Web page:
Irish Farmers Journal: a leader in the newspaper field

The title has grown its circulation, put up a paywall and remained a decision-making tool

There is only one national newspaper in Ireland that has seen its print circulation grow both over the past year and since 2006. Owned by a trust, it reinvests the profits it makes in its community. Its journalists are specialists, and are promoted as specialists in their bylines. Confident that its information and expertise is too valuable to be given away for free, it is the only Irish newspaper to have a metered paywall on its website.

Where has it all gone right for the Irish Farmers Journal ? Last week's Audit Bureau of Circulations data was not exactly a joyous harvest for the newspaper industry. Across the daily and Sunday markets, the volume of copies sold has dropped more than 6 per cent over the past year alone.

But the Irish Farmers Journal 's circulation edged up 0.5 per cent to 70,496, with all of those copies actively purchased by its loyal readership – no "bulks" (giveaways). There have been ups and downs over the recession years, but it is still remarkable, given the carnage circling the industry, that the title's circulation is 5 per cent higher than it was 2006.

Or, to put it another way, "the voice of Ireland's farming industry" now has more than twice the print sales of another specialist title, the Sunday Business Post .


Irish Farmers Journal editor Justin McCarthy and commercial director David Leydon say it has survived the slaughter in large part because it produces unique content that is not just relevant to its readers, but key to how they make a living. "The issues we cover are related to on-farm profitability," says Leydon. "It's a real decision-making tool, a bit like the Financial Times ."

It is an analogy that explains a lot. And the Irish Farmers Journal is like the FT in another way, in that last December it erected a metered paywall. On, some news stories are marked "free", but much of the content has the label "Journal+". To access this material, readers must register. They can then read 10 "Journal+" articles for free each month before they trigger the paywall and are asked to pay for a subscription.

When readers subscribe to the digital product for €2.29 per week – lower than the €2.70 print cover price – they have full access to all content, including its “digital replica” e-paper, on all devices. Two other options link the fortunes of digital and print together in a convenient, reader- friendly bundle. For €3.26 per week, digital subscribers can pick up a copy of the paper in their local newsagent, while for €3.82 per week, they can get home-delivery.

“We hope that you can appreciate that employing a team of highly qualified specialists to gather and interpret information on your behalf cannot be done for free,” McCarthy explained to readers.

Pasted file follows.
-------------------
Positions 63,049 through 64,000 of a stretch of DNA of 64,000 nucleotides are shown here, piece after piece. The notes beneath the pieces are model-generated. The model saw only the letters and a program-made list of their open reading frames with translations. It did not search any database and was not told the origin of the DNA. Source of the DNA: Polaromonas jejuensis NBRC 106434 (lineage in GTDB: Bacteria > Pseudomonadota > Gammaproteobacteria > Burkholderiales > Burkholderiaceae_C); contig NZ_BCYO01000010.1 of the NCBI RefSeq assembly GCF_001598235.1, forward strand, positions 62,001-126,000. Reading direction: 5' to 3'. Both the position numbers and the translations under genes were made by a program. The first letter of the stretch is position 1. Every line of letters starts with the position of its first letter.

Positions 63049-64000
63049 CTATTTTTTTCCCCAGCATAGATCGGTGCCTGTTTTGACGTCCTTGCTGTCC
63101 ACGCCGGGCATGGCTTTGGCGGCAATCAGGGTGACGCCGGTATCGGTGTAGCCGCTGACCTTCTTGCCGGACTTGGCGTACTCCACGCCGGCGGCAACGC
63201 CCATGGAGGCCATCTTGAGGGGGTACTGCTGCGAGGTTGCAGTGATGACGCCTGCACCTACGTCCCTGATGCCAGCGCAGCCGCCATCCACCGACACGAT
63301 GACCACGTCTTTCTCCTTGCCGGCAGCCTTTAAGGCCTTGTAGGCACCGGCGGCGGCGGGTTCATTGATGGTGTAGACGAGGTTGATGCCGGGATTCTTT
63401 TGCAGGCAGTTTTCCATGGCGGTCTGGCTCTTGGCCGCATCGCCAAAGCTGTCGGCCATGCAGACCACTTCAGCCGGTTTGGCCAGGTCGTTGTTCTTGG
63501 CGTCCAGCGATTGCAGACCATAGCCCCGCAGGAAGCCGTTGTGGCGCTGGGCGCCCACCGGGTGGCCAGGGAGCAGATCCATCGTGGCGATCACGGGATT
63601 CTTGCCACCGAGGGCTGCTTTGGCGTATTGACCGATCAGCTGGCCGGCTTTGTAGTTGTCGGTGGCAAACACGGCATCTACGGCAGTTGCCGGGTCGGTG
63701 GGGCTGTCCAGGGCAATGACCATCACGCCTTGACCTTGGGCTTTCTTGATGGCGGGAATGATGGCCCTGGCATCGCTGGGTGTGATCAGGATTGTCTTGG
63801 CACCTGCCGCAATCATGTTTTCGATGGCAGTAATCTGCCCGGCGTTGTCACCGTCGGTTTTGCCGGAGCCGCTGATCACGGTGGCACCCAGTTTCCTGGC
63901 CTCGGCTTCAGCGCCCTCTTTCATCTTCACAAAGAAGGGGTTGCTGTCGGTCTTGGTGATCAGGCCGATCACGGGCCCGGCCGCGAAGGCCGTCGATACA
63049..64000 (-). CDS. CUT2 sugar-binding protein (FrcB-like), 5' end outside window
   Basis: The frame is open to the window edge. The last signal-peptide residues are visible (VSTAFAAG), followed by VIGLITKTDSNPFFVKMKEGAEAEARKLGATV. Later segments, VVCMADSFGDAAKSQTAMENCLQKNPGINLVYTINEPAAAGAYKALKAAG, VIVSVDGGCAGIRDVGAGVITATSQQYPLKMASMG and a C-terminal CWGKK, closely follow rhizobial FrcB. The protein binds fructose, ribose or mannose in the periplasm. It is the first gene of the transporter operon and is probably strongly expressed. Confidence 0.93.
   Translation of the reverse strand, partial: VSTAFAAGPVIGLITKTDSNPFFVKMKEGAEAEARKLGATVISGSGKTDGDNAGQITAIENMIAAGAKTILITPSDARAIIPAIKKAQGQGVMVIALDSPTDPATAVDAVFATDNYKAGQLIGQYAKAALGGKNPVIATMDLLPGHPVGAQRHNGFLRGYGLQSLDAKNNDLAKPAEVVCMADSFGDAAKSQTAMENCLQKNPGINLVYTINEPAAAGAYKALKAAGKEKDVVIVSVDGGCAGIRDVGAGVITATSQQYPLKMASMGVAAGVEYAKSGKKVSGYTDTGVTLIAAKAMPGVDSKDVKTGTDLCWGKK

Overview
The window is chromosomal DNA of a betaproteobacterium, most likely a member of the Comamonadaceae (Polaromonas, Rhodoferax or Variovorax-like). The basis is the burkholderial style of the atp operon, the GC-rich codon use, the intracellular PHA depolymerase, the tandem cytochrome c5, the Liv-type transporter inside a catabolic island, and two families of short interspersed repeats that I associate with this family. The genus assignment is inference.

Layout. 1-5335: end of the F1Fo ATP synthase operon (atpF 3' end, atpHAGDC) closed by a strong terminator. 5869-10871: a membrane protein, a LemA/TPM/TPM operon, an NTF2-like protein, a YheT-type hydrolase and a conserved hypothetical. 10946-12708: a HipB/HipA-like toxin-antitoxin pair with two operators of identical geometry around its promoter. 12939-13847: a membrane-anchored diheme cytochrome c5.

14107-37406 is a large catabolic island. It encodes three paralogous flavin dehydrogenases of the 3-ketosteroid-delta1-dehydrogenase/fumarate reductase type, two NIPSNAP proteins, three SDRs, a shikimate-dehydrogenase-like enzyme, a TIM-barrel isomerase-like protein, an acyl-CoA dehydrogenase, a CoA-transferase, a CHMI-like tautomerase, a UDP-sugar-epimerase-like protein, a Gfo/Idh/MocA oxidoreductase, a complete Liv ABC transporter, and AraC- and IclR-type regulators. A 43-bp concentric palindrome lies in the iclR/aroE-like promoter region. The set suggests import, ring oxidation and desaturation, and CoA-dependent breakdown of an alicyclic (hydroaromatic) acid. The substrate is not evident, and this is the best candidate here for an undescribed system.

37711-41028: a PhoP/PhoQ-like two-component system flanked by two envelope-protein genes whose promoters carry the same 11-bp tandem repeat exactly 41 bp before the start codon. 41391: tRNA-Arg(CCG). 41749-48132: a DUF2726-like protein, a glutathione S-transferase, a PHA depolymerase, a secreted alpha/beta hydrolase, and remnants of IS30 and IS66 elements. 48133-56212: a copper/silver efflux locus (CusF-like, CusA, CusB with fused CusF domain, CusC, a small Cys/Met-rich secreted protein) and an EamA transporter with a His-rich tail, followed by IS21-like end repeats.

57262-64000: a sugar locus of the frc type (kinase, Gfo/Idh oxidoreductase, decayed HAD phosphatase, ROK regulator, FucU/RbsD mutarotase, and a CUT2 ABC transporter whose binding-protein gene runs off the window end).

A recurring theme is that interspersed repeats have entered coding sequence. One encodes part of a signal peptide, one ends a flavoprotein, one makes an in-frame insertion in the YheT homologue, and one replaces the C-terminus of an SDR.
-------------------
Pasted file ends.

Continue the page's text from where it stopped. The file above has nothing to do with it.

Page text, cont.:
The metered paywall is in its infancy, and it can be argued that what the Irish Farmers Journal has done is put a digital plan in place ahead of anticipated changes in customer behaviour, giving it a chance to smooth out teething problems. It has been lucky in one sense in that its readers have been loyal not just to the title, but to print. "There is no question that there is a slower migration to digital among the farming community," says Leydon. But demand is growing all the time, he says.

Indeed, this week’s edition tells the story of a dairy farmer who, when he got the generator on his farm working after the recent power cuts, found himself simultaneously charging eight phones and tablets for his family and a couple of neighbours.

When it comes to metered paywalls in the Irish market, however, the Irish Farmers Journal is ploughing a lone furrow. Will non-specialist titles, including the big national dailies with urban, print-ditching readerships, return to the idea as a commercial route forward?

With regular commodity price updates, a bumper crop of classifieds and no need to spell out agricultural acronyms, the Irish Farmers Journal does have the advantage of being able to target itself at a core audience to which it keeps close.

But the “decision-making tool” principle can and does apply to other businesses. A savvy fashion magazine will make readers feel like purchase is essential if they want style edge. A decent entertainment website will know how to lure in users susceptible to cultural FOMO (fear of missing out). A strong news publication will find a way to persuade people that they will languish in non-blissful ignorance if they don’t subscribe.

And a broader-focused publication that wants to counter “won’t pay” attitudes to digital products should exploit all of these vulnerabilities, and a combination of many others. It must farm as much fertile ground as possible, under changeable conditions.